The parish of the Holy Prophet Elijah in Aliquippa, Pennsylvania gathered with great activity to observe the Twenty-Ninth Sunday after Pentecost on December 16, 2018. The day was permeated by the joyous anticipation that characterizes the season of the Nativity Fast, as the Orthodox faithful of this parish (like those elsewhere) prepare to welcome the birth of our Lord and Savior Jesus Christ.
The day began with the most important and meaningful work of the faithful: the service of the Divine Liturgy. Celebrating the liturgy were the parish’s pastor, Father Branislav Golic; Father Rodney Torbic, the retired pastor of St. George parish in Carmichaels (Masontown), Pennsylvania and member of the St. Elijah parish; and Father Mark Kerr of New Gracanica Monastery in Third Lake, Illinois, who was visiting the St. Elijah parish. The newly renovated St. Elijah Church was filled with faithful, who were inspired in their prayers by the liturgical responses sung by the St. Elijah Serbian Church Choir.
Following the reading of the Gospel, Father Mark offered a beautiful and edifying sermon that connected the day’s Gospel reading, regarding the Lord’s cleansing of the ten lepers, with the life and faith of St. Mardarije of Libertyville and All America, whose feast was celebrated on December 12. Father Mark noted that the grateful leper who was cleansed and St. Mardarije both shared the virtues of humility and thankfulness to God. As Father Mark explained, these virtues are centrally important to receiving God’s grace and gifts; and because of that, we must always approach God humbly, giving thanks for all and in all circumstances. Later in the service, over fifty faithful, including many children, approached to receive the Body and Blood of our Lord.
The assembly of faithful continued in the church’s basement hall after the end of the Divine Service, where three distinct initiatives were in progress. The first initiative was oriented toward the care of our neighbors. For several years, the parish has participated in a drive to donate Christmas gifts to needy children who are serviced by the Beaver County Department of Children and Youth Services. This project, coordinated by Georgette Osman, has offered a way for St. Elijah parishioners to make the holidays brighter for hundreds of local children over the years. This year was no different: as December 16 was collection day for the project, parishioners on this day once again dropped off scores of festively wrapped gifts to help our young neighbors in need.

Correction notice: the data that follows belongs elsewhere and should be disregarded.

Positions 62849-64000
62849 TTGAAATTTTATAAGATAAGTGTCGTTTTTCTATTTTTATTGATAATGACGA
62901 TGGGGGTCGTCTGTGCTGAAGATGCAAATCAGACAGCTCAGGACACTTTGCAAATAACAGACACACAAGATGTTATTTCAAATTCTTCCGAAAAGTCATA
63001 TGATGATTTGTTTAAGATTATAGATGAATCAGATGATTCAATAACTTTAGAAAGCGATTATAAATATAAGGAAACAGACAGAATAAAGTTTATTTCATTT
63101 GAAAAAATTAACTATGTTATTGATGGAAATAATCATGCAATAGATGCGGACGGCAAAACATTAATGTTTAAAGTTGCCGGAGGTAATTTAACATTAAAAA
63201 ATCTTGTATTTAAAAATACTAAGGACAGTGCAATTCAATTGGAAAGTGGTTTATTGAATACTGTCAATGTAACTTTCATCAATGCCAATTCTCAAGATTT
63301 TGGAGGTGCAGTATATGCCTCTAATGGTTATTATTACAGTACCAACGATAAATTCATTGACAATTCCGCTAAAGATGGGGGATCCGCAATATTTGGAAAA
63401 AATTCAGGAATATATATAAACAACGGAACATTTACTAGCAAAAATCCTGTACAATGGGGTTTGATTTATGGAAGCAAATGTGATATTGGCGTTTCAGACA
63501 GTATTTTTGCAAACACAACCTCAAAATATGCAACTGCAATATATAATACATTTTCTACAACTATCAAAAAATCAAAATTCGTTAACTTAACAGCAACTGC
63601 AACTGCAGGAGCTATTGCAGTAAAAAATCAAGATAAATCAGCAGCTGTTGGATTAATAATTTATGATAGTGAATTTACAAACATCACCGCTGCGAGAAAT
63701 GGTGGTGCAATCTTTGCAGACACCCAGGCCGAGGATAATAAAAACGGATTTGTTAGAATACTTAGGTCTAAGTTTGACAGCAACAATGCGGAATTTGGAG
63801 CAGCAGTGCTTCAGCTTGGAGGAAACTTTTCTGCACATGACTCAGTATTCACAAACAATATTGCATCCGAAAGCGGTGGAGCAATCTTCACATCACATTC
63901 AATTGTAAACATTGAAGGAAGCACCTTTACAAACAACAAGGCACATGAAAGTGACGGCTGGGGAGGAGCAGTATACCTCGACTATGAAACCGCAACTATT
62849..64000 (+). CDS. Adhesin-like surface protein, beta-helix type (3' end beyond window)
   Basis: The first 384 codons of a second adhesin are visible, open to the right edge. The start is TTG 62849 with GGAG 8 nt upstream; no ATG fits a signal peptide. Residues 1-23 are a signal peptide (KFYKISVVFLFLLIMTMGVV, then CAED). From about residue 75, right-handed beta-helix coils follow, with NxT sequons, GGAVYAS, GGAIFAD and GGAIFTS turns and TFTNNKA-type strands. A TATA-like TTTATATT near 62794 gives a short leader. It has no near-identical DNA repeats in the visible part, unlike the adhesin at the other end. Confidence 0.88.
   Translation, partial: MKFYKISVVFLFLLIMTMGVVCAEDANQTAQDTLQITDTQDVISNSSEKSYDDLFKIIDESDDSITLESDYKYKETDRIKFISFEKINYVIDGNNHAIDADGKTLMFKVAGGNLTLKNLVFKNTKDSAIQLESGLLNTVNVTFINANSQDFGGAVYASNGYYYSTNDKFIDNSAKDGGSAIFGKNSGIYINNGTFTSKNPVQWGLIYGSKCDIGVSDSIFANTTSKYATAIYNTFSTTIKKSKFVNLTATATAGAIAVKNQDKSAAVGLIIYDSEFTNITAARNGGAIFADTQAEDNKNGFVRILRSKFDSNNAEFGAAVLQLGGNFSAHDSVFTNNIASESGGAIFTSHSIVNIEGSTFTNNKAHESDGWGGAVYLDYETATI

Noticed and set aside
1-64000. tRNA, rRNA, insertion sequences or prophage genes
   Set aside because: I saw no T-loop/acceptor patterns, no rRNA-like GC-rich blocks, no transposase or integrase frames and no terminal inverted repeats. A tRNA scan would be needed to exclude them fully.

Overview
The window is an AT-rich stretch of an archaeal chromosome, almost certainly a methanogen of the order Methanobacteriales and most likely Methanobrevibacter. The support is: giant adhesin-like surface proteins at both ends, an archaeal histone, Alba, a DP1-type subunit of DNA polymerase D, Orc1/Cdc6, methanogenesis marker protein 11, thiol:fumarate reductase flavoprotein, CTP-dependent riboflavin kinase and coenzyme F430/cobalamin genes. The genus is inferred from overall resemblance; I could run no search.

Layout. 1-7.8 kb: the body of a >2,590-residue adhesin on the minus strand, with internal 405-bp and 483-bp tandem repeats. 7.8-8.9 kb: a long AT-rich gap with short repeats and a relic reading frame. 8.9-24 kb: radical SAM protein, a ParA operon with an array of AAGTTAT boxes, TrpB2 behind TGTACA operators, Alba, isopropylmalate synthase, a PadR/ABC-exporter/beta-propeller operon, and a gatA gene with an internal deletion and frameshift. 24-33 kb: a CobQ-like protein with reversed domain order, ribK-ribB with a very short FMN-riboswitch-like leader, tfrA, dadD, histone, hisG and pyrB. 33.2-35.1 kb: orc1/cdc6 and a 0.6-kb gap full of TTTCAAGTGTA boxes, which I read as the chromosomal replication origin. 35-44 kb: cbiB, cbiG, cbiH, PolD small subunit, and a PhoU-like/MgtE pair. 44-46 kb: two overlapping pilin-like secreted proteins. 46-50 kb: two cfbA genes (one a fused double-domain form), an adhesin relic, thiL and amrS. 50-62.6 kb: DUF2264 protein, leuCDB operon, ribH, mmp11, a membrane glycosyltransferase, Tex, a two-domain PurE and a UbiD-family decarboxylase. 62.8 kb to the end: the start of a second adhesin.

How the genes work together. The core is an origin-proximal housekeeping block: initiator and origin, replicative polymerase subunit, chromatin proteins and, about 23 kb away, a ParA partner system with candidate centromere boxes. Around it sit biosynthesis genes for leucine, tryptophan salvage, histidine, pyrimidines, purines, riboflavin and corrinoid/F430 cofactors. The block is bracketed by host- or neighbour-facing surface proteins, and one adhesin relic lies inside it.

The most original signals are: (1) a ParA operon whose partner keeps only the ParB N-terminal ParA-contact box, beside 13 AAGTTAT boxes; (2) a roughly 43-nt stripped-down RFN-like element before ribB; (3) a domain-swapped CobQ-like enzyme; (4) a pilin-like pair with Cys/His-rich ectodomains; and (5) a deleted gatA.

The second of the day’s initiatives was oriented toward our children: the parish’s annual workshop in anticipation of the Feast of the Holy Wonderworker Nicholas, Archbishop of Myra in Lycia, on December 19. Several workstations were set up around the hall at which children prepared Christmas ornaments, decorated cookies, and planted psenicafor the upcoming holidays, all in the loving spirit exuded by the life and work of our dear Holy Father Nicholas. Organized by the parish’s Mother’s Club and friends of the church-school, this event has become one that is eagerly anticipated by children and parents alike. As the hall filled with the joyful noise of children playing and learning, refreshments and lunch were provided for all present.
The third of the day’s initiatives was oriented toward our history. This Sunday marked the parish’s hosting of the traveling exhibit commemorating the centennial of the end of World War I, and the important sacrifices and role played by Serbia in achieving the Allied Powers’ victory. This impressive exhibit, which has been circulating among the parishes of the Diocese of Eastern America, was supplemented by additional items made available from the impressive private collections of St. Elijah parishioners. As supplemented, the exhibit included a display of authentic Serbian medals, a sword signed by King Alexander I, a complete WWI army uniform, and an authentic Serbian Army helmet. Many of those present spent time reviewing the exhibit and reflecting on the significant historical accomplishments it reflected.
The bustle of fellowship among the gathered faithful continued on well into the afternoon. This can only be proof of the fact that the “busyness” of the world during the holiday season can still be transcended by Christ-centered activities rooted in faith and love of our neighbors. Glory to God for this blessed day, and for all things!